The 1.8-litre supercharged Yaris GRMN was a difficult sell, in a hot-supermini market eagerly awaiting the superb value Fiesta ST due not long after it. But Toyota’s second attempt at a ‘GR’ badged hot Yaris – the aptly named GR Yaris – is a different ball game entirely. It’s a curious car, because its development was originally undertaken to create a new WRC car for Toyota’s works team. However, when it was decided that the Yaris WRC model based on the previous-generation supermini would continue in competition, Toyota decided to build the homologation special road-going GR Yaris anyway. For a short three-door hatchback, it requires several unique engineering solutions to package a permanent four-wheel-drive system, powered by a 1.6-litre three-cylinder turbocharged engine developing up to 272PS (200kW). It finally made its competition debut in the 2022 World Rally Championship season as the basis of the GR Yaris Rally1 entered by Toyota Gazoo Racing, winning the manufacturers title.


8. Toyota Land Cruiser

Toyota has revealed the new Land Cruiser, and it looks set to be the firm's best effort yet, adding cool retro looks to its famously rugged off-roader to compete with the trend-setting Land Rover Defender. The Cruiser's boxy shape and circular headlights pay tribute to a heritage tracing back to the 50s. Formed on a reputation for bulletproof reliability, the new Land Cruiser brings the car brand up-to-date with big infotainment screens and hybrid motors. Its sophisticated four-wheel drive guarantees its offroading credentials as do its generous ground clearance, low-range gearbox, locking differentials and detachable anti-roll bars for outrageous wheel articulation.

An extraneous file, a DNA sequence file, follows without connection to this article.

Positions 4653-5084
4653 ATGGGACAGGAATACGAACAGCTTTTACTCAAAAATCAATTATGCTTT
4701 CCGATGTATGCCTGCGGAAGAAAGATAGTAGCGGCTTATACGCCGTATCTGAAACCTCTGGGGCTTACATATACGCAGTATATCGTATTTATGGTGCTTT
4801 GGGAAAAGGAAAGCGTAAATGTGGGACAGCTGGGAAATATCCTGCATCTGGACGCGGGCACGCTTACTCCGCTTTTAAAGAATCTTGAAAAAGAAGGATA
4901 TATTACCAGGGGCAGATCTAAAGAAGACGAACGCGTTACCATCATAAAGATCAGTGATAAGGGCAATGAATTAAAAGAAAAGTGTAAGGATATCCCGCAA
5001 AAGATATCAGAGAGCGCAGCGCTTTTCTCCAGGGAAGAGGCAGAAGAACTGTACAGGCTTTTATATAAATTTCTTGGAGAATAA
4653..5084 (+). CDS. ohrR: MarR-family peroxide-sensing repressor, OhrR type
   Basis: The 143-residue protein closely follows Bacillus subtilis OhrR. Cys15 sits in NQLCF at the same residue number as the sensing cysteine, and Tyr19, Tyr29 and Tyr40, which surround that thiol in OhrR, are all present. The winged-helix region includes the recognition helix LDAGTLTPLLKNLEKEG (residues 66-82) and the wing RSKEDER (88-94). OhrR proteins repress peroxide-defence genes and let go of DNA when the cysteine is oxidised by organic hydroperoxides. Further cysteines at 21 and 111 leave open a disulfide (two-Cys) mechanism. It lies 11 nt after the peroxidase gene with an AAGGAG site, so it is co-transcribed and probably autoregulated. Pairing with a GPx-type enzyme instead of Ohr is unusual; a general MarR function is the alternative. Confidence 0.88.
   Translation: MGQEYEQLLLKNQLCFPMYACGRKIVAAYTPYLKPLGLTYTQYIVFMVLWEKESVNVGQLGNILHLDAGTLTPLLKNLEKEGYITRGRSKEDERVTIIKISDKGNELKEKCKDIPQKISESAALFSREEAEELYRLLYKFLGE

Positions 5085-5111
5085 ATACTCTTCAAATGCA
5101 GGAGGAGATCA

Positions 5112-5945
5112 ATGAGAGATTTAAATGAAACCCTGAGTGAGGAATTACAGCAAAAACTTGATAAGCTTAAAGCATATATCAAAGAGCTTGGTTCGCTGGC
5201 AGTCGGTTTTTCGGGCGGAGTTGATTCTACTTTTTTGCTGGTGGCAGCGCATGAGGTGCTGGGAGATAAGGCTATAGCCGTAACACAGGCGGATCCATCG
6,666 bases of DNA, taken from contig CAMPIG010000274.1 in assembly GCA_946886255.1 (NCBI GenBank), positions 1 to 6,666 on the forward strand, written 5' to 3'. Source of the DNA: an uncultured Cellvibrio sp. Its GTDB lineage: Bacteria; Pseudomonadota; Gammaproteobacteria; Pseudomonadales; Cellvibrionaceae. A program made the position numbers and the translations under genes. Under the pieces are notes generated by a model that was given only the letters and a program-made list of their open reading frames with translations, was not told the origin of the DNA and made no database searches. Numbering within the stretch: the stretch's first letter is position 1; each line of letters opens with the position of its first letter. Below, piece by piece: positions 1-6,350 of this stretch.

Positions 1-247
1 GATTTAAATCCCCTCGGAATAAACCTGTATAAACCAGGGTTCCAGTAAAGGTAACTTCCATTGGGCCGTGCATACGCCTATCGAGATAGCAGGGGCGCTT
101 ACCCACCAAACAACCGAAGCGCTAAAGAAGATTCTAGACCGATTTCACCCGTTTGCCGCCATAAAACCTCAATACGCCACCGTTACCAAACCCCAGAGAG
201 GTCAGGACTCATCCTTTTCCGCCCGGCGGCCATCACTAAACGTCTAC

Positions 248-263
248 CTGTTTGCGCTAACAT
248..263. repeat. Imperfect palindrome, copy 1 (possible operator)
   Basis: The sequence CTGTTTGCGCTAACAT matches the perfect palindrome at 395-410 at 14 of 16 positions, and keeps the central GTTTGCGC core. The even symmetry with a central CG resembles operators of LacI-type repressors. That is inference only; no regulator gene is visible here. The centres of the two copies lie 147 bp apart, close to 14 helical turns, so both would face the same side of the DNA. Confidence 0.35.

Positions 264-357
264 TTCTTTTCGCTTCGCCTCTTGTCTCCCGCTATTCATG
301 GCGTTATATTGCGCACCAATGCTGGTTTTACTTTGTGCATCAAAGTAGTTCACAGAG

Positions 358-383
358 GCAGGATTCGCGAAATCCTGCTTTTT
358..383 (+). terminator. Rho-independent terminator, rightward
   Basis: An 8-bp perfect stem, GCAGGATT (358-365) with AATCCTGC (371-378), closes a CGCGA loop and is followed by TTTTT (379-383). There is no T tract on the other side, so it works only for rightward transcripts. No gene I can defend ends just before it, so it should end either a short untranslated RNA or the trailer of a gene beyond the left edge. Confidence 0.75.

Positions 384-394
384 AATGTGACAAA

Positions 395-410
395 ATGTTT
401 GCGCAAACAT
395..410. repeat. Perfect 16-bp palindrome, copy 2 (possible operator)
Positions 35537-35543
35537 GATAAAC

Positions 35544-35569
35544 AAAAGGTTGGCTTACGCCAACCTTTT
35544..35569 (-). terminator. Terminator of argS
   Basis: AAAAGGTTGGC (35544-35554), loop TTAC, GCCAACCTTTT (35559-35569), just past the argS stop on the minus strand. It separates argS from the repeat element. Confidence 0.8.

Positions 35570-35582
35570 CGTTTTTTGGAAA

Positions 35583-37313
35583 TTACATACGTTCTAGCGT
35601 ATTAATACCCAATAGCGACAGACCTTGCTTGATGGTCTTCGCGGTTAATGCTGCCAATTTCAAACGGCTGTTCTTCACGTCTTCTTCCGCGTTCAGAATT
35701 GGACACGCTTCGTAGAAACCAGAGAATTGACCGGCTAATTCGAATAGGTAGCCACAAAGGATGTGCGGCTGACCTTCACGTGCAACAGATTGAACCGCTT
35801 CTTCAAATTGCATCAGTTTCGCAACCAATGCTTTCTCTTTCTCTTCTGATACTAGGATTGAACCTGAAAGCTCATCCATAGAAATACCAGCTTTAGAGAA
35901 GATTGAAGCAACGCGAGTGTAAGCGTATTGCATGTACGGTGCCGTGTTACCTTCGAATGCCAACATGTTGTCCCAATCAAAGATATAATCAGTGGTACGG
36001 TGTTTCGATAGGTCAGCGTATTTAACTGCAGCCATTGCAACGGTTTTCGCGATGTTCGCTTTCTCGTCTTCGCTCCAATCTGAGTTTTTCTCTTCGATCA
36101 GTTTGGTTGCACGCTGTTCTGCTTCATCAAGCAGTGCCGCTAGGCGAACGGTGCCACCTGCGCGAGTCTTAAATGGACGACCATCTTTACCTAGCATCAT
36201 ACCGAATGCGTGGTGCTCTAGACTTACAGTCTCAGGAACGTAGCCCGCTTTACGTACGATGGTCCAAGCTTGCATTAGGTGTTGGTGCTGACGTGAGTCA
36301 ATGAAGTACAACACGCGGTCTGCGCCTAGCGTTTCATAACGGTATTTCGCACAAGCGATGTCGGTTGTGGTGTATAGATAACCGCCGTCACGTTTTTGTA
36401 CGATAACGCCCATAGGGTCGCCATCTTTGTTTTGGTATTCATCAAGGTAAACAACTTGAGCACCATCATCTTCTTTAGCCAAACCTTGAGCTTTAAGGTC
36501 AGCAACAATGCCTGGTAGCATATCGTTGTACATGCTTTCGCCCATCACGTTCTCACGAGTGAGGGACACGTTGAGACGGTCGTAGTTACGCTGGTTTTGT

9. Mitsuoka Buddy

Mitsuoka’s mad creations never fail to impress. There’s something uniquely Japanese about the weirdness of its miniaturised homages to classic British cars, but the brand also likes to push iconic American cars through its uncanny-valley design workshop. The MX-5-based Rock Star evokes a Corvette Stingray, but the marque’s most recent crude creation is its first SUV. Called the Buddy, it uses the technical basis of the latest Toyota RAV4, but with a boxy makeover intended to pay homage to the K5-generation Chevrolet Blazer, complete with BF Goodrich all-terrain tyres and ‘80s steel wheels. It’s not available here in the UK, but Bookham-based TW White - Mitsuoka’s UK dealer - still advertises the Jaguar XK120 inspired Mitsuoka Roadster.

  • Toyota

  • GR Yaris

  • Yaris

  • List

  • Mazda

  • MX-5

  • Suzuki

  • Ignis

  • Supra

  • Subaru

  • Impreza

  • Honda

  • Civic

  • Civic Type R

  • Lexus

  • LC500

  • Isuzu

  • D-Max

  • Mitsuoka

  • Nissan

  • Z

  • Land Cruiser